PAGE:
Everyday maths 1
Everyday maths 1

This free course is available to start right now. Review the full course description and key learning outcomes and create an account and enrol if you want a free statement of participation.

Free course

Everyday maths 1

4 Decimals

Described image
Figure 15 Looking at decimals

Can you think of any examples of when you might come across decimal numbers in everyday life?

If you’re dealing with money and the decimal point is not placed correctly, then the value will be completely different, for example, £5.55 could be mistaken for £55.50.

Likewise with weights and measures: if the builder in the last activity made a wrong measurement, the whole kitchen extension could be affected.

This section will help you to understand:

  • the value of a digit in a decimal number
  • ways of carrying out calculations with decimal numbers
  • approximate answers to calculations involving decimal numbers.

You looked at place value in the section on whole numbers. Now you’ll take a look at decimals.

Described image
Figure 16 What is a decimal point?

So what is a decimal point?

It separates a number into its whole number and its fractional part. So in the example above, 34 is the whole number, and the seven – or 0.7, as it would be written – is the fractional part.

Each digit in a number has a value that depends on its position in the number. This is its place value:

Whole number part . Fractional part
Thousands Hundreds Tens Units . Tenths Hundredths Thousandths
1000s 100s 10s 1s . one divided by 10s one divided by 100s one divided by 1,000s

Look at these examples, where the number after the decimal point is also shown as a fraction:

5.1 = 5 and one divided by 10

67.2 = 67 and two divided by 10

8.01 = 8 and one divided by 100

Example: Finding values

If you were looking for the place value of each digit in the number 451.963, what would the answer be?

Hundreds Tens Units . Tenths Hundredths Thousandths
4 5 1 . 9 6 3

So the answer is:

4 hundreds

5 tens

1 unit

9 tenths (nine divided by 10)

6 hundredths (six divided by 100)

3 thousandths (three divided by 1,000)

Use the example above to help you with the following activity. Remember to check your answers once you have completed the questions.

Activity 11: Decimal dilemmas

  1. Four children are taken to the funfair. One of the rides, the Wacky Wheel, has the following notice on it:
    • For safety reasons, children must be over 0.95 m tall to go on this ride.
  • Margaret is 0.85 m tall.
  • David is 0.99 m tall.
  • Suha is 0.89 m tall.
  • Prabha is 0.92 m tall.
  • Who is allowed to go on the ride?
  1. Six athletes run a race. Their times, in seconds, are as follows:
Sonia 10.95
Anjali 10.59
Anita 10.91
Aarti 10.99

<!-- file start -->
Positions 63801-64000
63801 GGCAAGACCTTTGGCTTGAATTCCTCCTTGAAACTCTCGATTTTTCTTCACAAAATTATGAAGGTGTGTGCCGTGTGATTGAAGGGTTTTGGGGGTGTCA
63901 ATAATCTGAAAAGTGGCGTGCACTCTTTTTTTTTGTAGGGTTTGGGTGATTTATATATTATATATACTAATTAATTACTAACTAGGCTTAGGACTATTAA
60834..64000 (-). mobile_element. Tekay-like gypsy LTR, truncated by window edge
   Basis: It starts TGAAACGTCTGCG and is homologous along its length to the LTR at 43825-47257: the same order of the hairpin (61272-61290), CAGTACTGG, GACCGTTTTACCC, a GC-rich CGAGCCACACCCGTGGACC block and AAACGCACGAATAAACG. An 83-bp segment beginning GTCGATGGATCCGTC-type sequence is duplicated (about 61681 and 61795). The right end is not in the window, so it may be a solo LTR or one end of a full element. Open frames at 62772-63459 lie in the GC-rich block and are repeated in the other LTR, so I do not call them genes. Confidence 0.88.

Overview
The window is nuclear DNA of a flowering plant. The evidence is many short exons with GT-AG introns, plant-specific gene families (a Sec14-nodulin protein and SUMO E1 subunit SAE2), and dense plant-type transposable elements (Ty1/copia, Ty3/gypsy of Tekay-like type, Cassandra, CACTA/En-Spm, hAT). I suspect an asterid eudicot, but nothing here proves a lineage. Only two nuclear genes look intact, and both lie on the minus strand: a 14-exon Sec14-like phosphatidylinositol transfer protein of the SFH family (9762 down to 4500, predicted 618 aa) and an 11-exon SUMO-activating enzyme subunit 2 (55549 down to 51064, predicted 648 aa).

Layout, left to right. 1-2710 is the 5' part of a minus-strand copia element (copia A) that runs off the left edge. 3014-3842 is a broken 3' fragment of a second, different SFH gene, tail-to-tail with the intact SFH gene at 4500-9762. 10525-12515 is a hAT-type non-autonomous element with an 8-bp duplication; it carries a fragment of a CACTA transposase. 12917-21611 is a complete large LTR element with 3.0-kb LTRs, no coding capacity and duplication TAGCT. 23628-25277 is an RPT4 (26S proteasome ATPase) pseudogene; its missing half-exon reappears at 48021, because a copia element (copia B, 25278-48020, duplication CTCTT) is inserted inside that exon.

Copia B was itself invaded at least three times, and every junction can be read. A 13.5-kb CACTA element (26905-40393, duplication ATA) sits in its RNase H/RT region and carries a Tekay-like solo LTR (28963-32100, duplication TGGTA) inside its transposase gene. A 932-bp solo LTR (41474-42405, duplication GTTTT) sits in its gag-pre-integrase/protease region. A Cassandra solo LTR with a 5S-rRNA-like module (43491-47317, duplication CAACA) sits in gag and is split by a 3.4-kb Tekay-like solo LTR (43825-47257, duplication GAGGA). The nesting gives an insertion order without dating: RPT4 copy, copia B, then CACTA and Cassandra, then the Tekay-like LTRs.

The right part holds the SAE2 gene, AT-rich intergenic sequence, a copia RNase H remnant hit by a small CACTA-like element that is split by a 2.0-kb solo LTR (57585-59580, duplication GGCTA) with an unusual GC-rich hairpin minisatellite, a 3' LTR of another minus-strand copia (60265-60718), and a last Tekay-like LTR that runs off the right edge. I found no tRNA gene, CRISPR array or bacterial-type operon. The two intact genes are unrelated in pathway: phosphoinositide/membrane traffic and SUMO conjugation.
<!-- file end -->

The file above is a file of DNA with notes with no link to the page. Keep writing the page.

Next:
Sita 10.58
Susie 10.56
  • Who gets the gold, silver and bronze medals?
  1. In a gymnastics competition, the following points were awarded to four competitors. Who came first, second and third?
Janak 23.95
Nadia 23.89
Carol 23.98
Tracey 23.88

Answer

  1. Any child that is more than 0.95 m tall will be allowed on the ride. So to answer the question you need to compare the height of each child with 0.95 m.
Tenths Hundredths
Margaret 8 5
David 9 9
Suha 8 9
Prabha 9 2
  • Comparing the tenths tells us that only two children may possibly be allowed on the ride: David and Prabha.
  • If we go on to compare the hundredths, we see that only David is taller than 0.95 m.
  • So only David would be allowed on the Wacky Wheel.
  1. You need to compare the tens, units, tenths and hundredths, in that order.
Tens Units . Tenths Hundredths
Sonia 1 0 . 9 5
Anjali 1 0 . 5 9
Anita 1 0 . 9 1
Aarti 1 0 . 9 9
Sita 1 0 . 5 8
Susie 1 0 . 5 6
  • All of the times have the same number of tens and units, so it is necessary to go on to compare the tenths.
  • The three times with the lowest number of tenths are 10.59, (Anjali), 10.58 (Sita) and 10.56 (Susie). If we now go on to compare the hundredths in these three times, we see that the lowest times are (lowest first): 10.56, 10.58 and 10.59.
  • So medals go to:
    • Susie (10.56 secs): gold
    • Sita (10.58 secs): silver
    • Anjali (10.59 secs): bronze
  1. Again, we need to compare the tens, units, tenths and hundredths, in that order.
Tens Units . Tenths Hundredths
Janak 2 3 . 9 5
Nadia 2 3 . 8 9
Carol 2 3 . 9 8
Tracey 2 3 . 8 8
  • All the scores have the same number of tens and units. Looking at the tenths, two scores (23.95 and 23.98) have 9 tenths. If you compare the hundredths in these two numbers, you can see that 23.98 is bigger than 23.95.
  • To find the third highest number, go back to the other two numbers, 23.89 and 23.88. Comparing the hundredths, you can see that 23.89 is the higher number. So the top three competitors are:
    • Carol (23.98)
    • Janak (23.95)
    • Nadia (23.89)
FSM_1

Take your learning further

Making the decision to study can be a big step, which is why you'll want a trusted University. The Open University has 50 years’ experience delivering flexible learning and 170,000 students are studying with us right now. Take a look at all Open University courses.

If you are new to university level study, find out more about the types of qualifications we offer, including our entry level Access courses and Certificates.

Not ready for University study then browse over 900 free courses on OpenLearn and sign up to our newsletter to hear about new free courses as they are released.

Every year, thousands of students decide to study with The Open University. With over 120 qualifications, we’ve got the right course for you.

Request an Open University prospectus